One of my favorite snacks is slices of deliciously sweet apple with crunchy peanut butter. While I am a fan of all nuts, there are spurts of time when I crave the peanut, and must gratify my urge.
Peanuts have been around for a long time, originating in South America before migrating all around the world.
They are actually a legume and are a more on the acidic side of the alkaline/acid scale—which means I don’t eat them all the time.
- When I do, I can celebrate many of their important health benefits:
- Like other legumes they provide long lasting energy
- Have mono saturated fat emphasized in the medeterianan style diet
- Help promote heart health
- Great source of vitamin E, niacin, folate, and protein
- Contain the antioxidant resveratrol, also found in red grapes/red wine
BUT wait! It isn't all such good news. The majority of peanuts, 99%, are produced conventionally, which means they are heavily sprayed--every 8-10 days in their growing season--with toxic pesticides.
Furthermore, they are grown in rotation in the same soil used for cotton--which is also heavily sprayed.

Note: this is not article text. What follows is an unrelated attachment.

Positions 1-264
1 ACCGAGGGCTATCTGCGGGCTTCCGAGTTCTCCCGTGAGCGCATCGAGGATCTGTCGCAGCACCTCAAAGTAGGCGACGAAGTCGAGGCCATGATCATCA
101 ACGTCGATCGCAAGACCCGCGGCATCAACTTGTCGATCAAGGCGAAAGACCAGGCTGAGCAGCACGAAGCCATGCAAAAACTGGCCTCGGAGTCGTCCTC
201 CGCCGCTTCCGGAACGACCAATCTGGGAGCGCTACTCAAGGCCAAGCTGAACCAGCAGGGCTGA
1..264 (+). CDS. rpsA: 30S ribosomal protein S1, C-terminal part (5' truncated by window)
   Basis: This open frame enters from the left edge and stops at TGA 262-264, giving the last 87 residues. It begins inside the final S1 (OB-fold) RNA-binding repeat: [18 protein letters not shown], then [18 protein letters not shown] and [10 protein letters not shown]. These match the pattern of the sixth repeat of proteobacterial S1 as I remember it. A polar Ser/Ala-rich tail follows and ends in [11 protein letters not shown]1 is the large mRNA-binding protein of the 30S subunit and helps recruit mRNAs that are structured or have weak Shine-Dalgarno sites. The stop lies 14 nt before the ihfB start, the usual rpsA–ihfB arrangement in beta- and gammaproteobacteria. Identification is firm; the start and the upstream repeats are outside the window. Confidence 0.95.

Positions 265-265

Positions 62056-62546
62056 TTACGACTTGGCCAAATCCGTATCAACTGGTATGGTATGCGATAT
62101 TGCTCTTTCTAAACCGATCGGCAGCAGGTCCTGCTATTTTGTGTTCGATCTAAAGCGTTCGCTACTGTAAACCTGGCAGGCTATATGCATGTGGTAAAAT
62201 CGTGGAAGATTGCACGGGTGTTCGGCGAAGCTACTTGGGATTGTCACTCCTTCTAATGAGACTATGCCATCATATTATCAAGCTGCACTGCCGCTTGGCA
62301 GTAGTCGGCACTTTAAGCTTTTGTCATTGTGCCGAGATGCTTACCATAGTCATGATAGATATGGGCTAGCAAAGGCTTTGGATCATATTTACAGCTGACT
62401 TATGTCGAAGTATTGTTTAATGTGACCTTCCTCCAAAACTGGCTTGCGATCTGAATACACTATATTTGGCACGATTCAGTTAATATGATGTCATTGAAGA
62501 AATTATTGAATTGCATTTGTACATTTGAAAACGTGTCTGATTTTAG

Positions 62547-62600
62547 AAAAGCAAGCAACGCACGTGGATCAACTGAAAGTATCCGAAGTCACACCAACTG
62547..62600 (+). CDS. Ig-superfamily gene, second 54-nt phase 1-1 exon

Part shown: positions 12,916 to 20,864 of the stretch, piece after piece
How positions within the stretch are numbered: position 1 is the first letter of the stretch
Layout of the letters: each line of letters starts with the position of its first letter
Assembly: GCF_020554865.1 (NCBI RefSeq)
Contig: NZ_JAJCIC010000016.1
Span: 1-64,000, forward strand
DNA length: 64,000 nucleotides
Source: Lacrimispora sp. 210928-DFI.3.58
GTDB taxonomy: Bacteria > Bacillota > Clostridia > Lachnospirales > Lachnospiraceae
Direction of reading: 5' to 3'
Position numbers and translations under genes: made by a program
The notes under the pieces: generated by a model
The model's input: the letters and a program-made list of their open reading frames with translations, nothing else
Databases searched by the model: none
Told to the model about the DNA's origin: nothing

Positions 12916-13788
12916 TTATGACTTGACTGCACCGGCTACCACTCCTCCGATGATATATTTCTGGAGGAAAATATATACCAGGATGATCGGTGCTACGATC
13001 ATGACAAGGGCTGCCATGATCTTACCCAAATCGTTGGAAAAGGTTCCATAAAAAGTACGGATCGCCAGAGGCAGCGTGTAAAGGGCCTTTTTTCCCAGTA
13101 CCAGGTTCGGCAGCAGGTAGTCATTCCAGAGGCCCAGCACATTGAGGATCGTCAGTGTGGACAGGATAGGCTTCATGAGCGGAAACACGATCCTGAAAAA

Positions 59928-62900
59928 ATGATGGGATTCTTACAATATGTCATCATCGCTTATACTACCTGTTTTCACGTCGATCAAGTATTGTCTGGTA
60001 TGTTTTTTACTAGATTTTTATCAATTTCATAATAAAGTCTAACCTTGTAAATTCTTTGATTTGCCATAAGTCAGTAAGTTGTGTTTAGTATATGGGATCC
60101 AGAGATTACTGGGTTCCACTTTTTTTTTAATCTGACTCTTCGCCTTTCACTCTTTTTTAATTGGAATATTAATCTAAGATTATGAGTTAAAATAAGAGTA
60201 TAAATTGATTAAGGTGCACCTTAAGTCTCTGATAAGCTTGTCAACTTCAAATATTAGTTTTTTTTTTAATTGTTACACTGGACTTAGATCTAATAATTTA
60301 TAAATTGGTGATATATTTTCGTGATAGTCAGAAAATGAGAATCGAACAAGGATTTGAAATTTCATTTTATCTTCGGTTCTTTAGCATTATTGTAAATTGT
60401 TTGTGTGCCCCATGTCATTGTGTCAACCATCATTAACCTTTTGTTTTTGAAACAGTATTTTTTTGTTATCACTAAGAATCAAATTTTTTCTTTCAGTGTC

Since the peanut shell is very porous it absorbs everything, increasing residue and potential unhealthy fungus levels.
Besides the peanuts being low quality, conventional peanut butters contain hydrogenated oils, high fructose corn syrup, conventional soy, and salt.
But watch out, just because it says "organic" does'nt mean they aren't adding salt, sugar, or extra oils.
Peanuts are sweet by themselves, have natural oils, and if you want them salted sprinkle some sea salt on them.
Peanut allergies are a whole other story, but many believe it is the consumption of extremely low quality sprayed peanuts in combination with other added lifeless ingredients that has triggered so many people's bodies to reject this tasty legume.
One last note: like all nuts once they are out of their shell the chances of them going rancid--spoiled--is increased dramatically.
Avoid buying those grind-your-own nut butters at the store as those nuts have been sitting out. Ensure you purchase a jar and refrigerate once you get home. And please recycle or reuse your jar!
As for bulk nuts, ask someone at your store how quickly they move through and how long they have been sitting out.
To the peanut!